close
Advertisement
Can't connect right now! retry

add The News to homescreen

tap to bring up your browser menu and select 'Add to homescreen' to pin the The News web app

Got it!

add The News to homescreen

tap to bring up your browser menu and select 'Add to homescreen' to pin the The News web app

Got it!
 
January 18, 2021

Fragile lives

Editorial

 
January 18, 2021

The lives of refugees are always in peril. This was highlighted in southeast Bangladesh, at the town of Cox’s Bazaar, when a fire broke out at the camp, destroying some 500 shacks and leaving at least 2000 Rohingya refugees homeless. The fire is believed to have been started by a gas cylinder used at the camp to cook food. Most of the homes of the refugees in the area were made from timber and other inflammable materials, such as cardboard, which can be destroyed within seconds by a fire. There were no deaths, but at least 10 refugees were injured.

The area houses tens of thousands of refugees in camps, with some having fled the most recent purge of the Rohingya in their native Myanmar under a campaign of ethnic cleansing, and others who fled previously after the military regime in Myanmar, notably in 2017, targeted the Rohingya community on the basis of their opposition to the regime, and also their religion and ethnicity. The latest fire is also the latest tragedy to hit the group. Many Rohingya had walked for days to reach safety in the first place. They now find that the place where they live is not secure either. The fate of other refugees around the world is very similar. It is up to the world to do more for the Rohingya and other such refugees. The Rohingya, however, are particularly vulnerable – in the sense that most of them have found shelter in Bangladesh, a country which itself is economically deprived and not in a strong position to support refugees who need not only physical support in the form of shelter and food but also emotional support, given the trauma they and their families have suffered in their native country. In addition to this, they need schooling and healthcare as well as other means to meet basic needs.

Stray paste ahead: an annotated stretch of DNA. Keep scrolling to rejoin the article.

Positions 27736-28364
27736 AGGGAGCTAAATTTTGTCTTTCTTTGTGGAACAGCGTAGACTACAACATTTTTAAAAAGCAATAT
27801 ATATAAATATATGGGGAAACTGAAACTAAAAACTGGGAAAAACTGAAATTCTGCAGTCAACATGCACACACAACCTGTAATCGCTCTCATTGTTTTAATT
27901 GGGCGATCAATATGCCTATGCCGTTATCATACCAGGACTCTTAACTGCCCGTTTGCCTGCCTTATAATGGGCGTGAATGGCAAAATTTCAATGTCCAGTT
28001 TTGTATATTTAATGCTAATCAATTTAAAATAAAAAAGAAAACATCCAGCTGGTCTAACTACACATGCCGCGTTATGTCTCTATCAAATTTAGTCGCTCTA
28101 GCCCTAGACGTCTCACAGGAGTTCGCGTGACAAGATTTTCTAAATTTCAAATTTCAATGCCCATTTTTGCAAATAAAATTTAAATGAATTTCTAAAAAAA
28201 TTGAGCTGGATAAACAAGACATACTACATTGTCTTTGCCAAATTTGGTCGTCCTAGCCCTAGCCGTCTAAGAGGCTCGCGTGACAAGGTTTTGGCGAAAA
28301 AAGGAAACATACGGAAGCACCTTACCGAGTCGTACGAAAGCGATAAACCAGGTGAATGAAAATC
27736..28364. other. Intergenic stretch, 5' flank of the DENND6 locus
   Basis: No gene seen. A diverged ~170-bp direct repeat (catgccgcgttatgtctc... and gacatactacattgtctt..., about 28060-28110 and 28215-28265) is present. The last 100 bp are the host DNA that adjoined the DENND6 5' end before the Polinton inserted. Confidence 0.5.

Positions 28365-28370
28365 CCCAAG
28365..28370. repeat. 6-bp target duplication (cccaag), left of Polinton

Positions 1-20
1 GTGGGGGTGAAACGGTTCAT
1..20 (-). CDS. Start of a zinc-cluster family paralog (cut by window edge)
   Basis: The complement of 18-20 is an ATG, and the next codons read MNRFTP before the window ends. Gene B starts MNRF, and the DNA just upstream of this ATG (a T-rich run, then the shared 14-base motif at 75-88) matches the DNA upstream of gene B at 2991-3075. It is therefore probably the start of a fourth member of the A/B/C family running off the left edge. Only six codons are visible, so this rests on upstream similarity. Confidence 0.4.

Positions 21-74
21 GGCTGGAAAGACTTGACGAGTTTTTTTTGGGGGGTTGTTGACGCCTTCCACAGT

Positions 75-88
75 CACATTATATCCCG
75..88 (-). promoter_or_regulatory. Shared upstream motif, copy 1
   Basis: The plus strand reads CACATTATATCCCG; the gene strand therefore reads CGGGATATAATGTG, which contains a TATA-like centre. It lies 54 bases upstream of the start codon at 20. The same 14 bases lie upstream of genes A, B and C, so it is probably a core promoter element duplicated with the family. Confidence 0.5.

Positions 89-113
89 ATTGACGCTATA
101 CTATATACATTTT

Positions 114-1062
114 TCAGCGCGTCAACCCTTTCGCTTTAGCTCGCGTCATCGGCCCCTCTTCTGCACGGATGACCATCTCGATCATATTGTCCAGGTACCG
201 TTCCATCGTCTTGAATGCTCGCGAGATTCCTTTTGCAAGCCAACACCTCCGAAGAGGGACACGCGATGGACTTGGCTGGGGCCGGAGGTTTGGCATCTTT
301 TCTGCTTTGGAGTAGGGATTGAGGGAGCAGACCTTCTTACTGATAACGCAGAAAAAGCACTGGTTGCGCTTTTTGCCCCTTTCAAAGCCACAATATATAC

The fire was put out by Bangladeshi forces who moved into the area and district officials say every effort will be made to make the camp safer. This, though, is not an easy task. The fragile nature of the shelter means that the Rohingya have little chance of being safe until they can move into something they can call permanent housing. So far, they have been provided tarpaulins to try and rebuild what they can of their houses. This is obviously not enough. They also need to rebuild their lives. And this will take a far, far longer period of time. For them, much time has already been lost and they can barely afford to spend more months or more years in refugee camps aware that they cannot return to the homes they have known for generations.